Edo the Reliable ("Amin")

This is Your Mind on Social Networks

In Social Networks on December 30, 2010 at 1:07 am

Two weeks after Time selected Mark Zuckerberg as Man of the Year, NYT published a classy claim to relevancy: a Saturday guest op-ed by SPW’s hero, Prof. Robin Dunbar, titled “You’ve Got to Have (150) Friends“.

A day later, CNN published a story on original Nature Neuroscience research (Amygdala volume and social network size in humans).  Mashable ran the story a day later as Friend Count Linked to the Size of a Certain Body Part?, and then it came round to Time’s Healthland which titled it How to Win Friends: Have a Big Amygdala?.

But daring “body parts” references aside, none of the above websites published the image of the body part in question that was found in an appendix of the original research paper. It begs to be titled: This is Your Mind on Social Networks.


The Village People


I recall a media-shy Dunbar, with a whiff of scientific coldness and irrelevance. But a NYT op-ed is considered anointment in some circles. Like McLuhan’s “Global Village” once resonated with a TV generation, Dunbar’s “Electronic Village” may resonate with this social generation and its leaders:

Until relatively recently, almost everyone on earth lived in small, rural, densely interconnected communities, where our 150 friends all knew one another, and everyone’s 150 friends list was everyone else’s.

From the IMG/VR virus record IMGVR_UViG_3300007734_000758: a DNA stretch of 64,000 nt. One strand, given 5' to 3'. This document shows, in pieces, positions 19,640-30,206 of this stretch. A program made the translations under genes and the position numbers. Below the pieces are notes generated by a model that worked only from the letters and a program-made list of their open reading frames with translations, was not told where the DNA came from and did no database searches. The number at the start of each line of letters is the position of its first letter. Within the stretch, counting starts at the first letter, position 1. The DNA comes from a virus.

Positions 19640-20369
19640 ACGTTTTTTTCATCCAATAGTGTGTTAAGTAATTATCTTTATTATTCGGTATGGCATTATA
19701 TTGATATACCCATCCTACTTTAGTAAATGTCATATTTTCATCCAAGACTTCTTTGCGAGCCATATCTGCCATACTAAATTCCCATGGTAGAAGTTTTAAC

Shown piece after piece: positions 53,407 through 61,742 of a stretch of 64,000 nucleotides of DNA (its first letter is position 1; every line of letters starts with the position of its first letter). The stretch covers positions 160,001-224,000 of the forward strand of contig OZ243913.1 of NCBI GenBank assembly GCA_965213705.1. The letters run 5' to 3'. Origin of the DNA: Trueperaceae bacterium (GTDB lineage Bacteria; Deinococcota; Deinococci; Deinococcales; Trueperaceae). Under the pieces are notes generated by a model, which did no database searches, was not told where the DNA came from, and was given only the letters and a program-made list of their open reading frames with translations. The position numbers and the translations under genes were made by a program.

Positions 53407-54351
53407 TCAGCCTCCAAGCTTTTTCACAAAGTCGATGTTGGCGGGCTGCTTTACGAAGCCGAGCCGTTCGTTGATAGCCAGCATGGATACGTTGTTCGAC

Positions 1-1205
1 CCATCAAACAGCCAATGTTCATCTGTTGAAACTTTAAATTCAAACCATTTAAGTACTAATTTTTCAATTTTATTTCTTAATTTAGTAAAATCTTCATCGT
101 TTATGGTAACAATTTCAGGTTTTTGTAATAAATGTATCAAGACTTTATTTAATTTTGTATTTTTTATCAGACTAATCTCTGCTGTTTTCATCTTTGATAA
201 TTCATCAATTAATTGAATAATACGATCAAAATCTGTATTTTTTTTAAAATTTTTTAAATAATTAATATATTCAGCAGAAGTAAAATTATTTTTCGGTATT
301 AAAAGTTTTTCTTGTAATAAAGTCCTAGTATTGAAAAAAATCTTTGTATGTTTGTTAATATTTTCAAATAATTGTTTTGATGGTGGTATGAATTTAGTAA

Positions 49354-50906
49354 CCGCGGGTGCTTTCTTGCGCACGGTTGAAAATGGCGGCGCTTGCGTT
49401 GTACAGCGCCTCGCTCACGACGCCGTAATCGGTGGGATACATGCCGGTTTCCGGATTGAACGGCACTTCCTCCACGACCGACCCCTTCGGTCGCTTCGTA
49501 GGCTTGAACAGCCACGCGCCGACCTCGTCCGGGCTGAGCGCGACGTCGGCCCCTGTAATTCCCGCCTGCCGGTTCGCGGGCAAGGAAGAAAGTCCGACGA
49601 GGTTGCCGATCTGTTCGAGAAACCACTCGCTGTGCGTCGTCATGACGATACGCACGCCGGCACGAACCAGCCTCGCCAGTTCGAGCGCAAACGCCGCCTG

But the social and economic mobility of the past century has worn away at that interconnectedness. As we move around the country and across continents, we collect disparate pockets of friends, so that our list of 150 consists of a half-dozen subsets of people who barely know of one another’s existence, let alone interact.

Our ancestors knew the same people their entire lives; as we move around, though, we can lose touch with even our closest friends. Emotional closeness declines by around 15 percent a year in the absence of face-to-face contact, so that in five years someone can go from being an intimate acquaintance to the most distant outer layer of your 150 friends.

Facebook and other social networking sites allow us to keep up with friendships that would otherwise rapidly wither away. And they do something else that’s probably more important, if much less obvious: they allow us to reintegrate our networks so that, rather than having several disconnected subsets of friends, we can rebuild, albeit virtually, the kind of old rural communities where everyone knew everyone else. Welcome to the electronic village.

Click for a comparison of “Global Village” and “electronic Village” trends in Google searches.

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